Red Swing flyers were spread in, among other languages, Dutch, German, Italian, and English. The flyers included information about, for instance, the fact that 92 percent of consumers buy radishes as an impulse buy as research showed. “I don’t know whether or not the percentage is still that high, but it is certain that in this day and age, social media and influencers have a serious effect on the sales of products such as fresh fruits and vegetables.” See the enlarged version of the original flyer here.

Always looking around
Although the concept with the sauce didn’t make it at the time, Erik has not forgotten it, just like all the other steps that have been taken. He is still always looking around for new concepts. “Every development in greenhouse horticulture, produce and other sectors you try and use for radishes if possible, although the best is coming up with something you haven’t seen anywhere else before. In doing so, you can stay ahead of the competition.” For example, Erik sees opportunities in snack radishes. “It would be amazing if that delicious special radish variety would be available for all consumers in a snack package.”

Jongfresh works with dozens of clients that all receive small or large quantities harvested by hand. “We switched to that five years ago, and it allows us to make different choices in terms of radish variety, given that we no longer need to think about the machine's harvestability. Because of this, the price of our product is slightly higher since colleagues who harvest with machines save about three quarters on their labor costs.” The different way of harvesting also requires a slightly different way of cultivating. “We only start sowing again after the majority is harvested. Every year, this means that we have about one harvest less than our colleges who use machines for their harvest.”

This year Jongfresh gains 1.5 hectares of greenhouses with a large processing room as soon as an old greenhouse next to their location in Monster is demolished, rebuilt, and linked to their existing primary location. “It remains challenging with all the different orders, but this will be a bit easier to do soon.”

Right to exist
In the last couple of years, more then ever, there has been a push for innovation in cultivation, especially on a production level in order to differentiate. The cultivation method is one of the tools used to realize this push. “Everyone sees the importance of providing added value for company continuity and maintain the right to exist. The choice is between cultivating large amounts as inexpensively and efficiently as possible in which technique is helpful but directly available to everyone else as well, or trying to innovate in terms of varieties and trying to stay ahead of the pack that way.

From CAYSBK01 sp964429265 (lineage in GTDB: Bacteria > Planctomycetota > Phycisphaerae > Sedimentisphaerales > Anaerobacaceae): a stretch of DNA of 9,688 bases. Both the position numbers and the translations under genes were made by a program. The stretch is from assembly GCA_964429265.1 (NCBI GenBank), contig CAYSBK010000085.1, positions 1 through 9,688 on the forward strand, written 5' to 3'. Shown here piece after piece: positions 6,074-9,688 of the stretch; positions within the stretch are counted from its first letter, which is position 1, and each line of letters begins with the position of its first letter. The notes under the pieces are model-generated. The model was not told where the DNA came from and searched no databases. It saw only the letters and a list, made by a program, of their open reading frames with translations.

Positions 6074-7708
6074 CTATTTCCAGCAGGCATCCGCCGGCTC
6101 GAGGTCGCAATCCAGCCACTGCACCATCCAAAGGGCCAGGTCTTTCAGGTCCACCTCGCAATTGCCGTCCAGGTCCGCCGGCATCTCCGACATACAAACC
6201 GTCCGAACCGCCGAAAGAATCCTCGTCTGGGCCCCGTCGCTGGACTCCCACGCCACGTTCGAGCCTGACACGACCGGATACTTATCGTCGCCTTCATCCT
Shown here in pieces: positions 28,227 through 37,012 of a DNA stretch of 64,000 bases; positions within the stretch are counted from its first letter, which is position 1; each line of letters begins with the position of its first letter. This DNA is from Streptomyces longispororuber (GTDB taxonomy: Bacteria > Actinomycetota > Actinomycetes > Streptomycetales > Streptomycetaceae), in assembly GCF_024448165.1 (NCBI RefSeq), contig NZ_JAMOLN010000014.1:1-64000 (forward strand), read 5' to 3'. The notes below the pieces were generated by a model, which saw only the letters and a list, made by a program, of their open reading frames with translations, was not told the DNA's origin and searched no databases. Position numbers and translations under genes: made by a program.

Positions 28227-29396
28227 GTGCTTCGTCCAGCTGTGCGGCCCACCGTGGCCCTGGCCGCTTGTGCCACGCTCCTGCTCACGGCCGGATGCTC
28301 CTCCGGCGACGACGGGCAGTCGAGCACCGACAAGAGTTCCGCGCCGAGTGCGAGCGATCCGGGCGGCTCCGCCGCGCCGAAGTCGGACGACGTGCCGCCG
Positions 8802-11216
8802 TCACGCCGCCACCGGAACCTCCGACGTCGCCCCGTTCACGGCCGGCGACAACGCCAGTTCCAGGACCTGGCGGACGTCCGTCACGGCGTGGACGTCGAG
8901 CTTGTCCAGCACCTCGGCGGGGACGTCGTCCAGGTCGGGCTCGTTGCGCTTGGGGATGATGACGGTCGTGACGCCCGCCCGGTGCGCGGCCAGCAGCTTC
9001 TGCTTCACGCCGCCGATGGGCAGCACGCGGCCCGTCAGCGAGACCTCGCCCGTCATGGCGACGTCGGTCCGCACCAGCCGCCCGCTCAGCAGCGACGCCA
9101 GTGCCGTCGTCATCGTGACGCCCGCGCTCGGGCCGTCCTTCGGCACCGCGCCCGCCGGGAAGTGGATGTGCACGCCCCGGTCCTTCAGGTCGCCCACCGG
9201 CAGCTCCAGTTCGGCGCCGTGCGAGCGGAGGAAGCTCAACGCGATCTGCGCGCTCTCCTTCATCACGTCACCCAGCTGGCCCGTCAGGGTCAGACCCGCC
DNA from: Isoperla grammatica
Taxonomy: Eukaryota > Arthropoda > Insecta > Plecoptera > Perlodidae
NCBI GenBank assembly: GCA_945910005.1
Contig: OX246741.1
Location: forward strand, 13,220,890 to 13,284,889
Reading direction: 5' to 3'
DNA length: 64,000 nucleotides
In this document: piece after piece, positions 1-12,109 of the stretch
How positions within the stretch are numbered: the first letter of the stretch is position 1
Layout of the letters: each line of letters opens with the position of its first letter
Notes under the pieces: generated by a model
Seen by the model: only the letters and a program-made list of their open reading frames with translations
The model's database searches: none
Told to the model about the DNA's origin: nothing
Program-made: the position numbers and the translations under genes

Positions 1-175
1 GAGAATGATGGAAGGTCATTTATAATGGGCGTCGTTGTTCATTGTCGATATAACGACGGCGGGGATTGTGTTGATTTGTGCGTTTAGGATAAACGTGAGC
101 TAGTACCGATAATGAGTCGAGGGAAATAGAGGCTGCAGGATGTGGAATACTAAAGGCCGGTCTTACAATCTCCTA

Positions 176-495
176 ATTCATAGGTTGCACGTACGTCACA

"We picked the latter option, now with breeding company Hazera in our corner. In doing so, we try to rearrange the entire product line from seed producer to consumer in a way that everyone benefits from it now and in the future. We are capable of continuing to innovate and surprise with new varieties and flavors.”

In week 24, a sign was placed on the new lot. So, for everyone who didn’t yet know who was going to build there…

Concept 2.0
A new variety requires a new concept. The concept is already in Erik’s head and in the works. “The new concept will be completely separate from Red Swing as soon as there is no more possibility of it leading to confusion. If you were to call Red Swing the ‘standard’, then this new concept will be version 2.0.”

There are still a few challenges to overcome. One of which is the discussion about packaging. “Plastic is now being looked at in a way that forces the sector to look for alternatives. We also have an alternative ready to go. Still, packaging materials need to be bought in bulk, and there is the risk that in maybe half a year or so, the entire concept might fail because consumers will not want to buy it. In sales and with retail, everybody knows how important packaging is, but especially retail has to deal with the consumers' opinion on it. It is difficult for anyone to predict how this opinion will evolve over the years.”

Throughout the entirety of the discussion, that at its core is about sustainability; transparency seems to be the only real, enduring aspect, according to Erik. “How great would it be if you end up being able to see who harvested your radishes on our packaging because it is possible to see a video of that person. That is even more telling than a label or a certificate. With a personal message, a product becomes even more real, and it will be a mix of tasting and seeing, causing the consumer to keep buying radishes.”

This article previously appeared in the 6th edition, volume 34 of Primeur. See

For more information: 
Jongfresh GP
Erik de Jong